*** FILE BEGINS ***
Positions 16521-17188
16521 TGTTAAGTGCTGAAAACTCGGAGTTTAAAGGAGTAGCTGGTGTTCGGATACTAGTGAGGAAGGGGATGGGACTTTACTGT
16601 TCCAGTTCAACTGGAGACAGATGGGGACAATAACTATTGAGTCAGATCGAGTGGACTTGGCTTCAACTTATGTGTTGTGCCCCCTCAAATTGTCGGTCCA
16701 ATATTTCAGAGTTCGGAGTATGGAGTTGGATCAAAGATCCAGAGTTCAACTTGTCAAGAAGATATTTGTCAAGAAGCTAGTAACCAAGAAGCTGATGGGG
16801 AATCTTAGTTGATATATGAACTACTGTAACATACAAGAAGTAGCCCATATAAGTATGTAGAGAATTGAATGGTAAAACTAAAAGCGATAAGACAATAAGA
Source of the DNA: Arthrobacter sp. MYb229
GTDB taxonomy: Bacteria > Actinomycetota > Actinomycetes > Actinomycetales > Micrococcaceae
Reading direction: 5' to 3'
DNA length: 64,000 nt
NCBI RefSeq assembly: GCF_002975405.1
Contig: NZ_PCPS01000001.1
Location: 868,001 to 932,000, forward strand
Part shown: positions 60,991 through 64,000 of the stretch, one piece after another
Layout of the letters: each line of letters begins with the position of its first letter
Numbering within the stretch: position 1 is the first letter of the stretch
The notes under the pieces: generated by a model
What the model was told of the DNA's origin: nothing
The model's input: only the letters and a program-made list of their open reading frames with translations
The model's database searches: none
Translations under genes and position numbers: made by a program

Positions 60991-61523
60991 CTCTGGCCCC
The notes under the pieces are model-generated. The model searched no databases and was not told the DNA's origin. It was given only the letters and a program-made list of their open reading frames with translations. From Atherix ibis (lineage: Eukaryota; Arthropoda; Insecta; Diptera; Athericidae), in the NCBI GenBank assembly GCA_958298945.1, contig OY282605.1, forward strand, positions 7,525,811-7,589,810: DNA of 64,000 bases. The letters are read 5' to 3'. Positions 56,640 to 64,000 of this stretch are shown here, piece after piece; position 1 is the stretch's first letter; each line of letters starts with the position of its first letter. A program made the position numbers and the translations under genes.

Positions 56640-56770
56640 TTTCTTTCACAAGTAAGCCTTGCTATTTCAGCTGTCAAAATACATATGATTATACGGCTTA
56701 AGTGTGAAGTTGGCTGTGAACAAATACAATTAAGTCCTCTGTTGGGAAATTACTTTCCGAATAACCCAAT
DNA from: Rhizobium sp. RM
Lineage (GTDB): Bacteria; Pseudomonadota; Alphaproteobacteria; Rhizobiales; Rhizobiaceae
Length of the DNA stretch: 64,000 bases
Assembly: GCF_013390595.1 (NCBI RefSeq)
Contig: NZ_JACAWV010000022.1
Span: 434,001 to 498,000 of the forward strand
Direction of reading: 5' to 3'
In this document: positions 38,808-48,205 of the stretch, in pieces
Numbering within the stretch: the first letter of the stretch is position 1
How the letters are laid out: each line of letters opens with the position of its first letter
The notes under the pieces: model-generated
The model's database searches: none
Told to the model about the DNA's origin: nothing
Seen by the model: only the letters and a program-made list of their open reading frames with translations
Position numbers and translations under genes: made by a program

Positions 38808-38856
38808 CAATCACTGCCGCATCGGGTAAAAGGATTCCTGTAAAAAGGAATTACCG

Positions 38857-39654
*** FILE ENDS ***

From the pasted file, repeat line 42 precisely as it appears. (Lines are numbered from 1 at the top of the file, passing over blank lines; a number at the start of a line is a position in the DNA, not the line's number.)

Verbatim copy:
Positions 38808-38856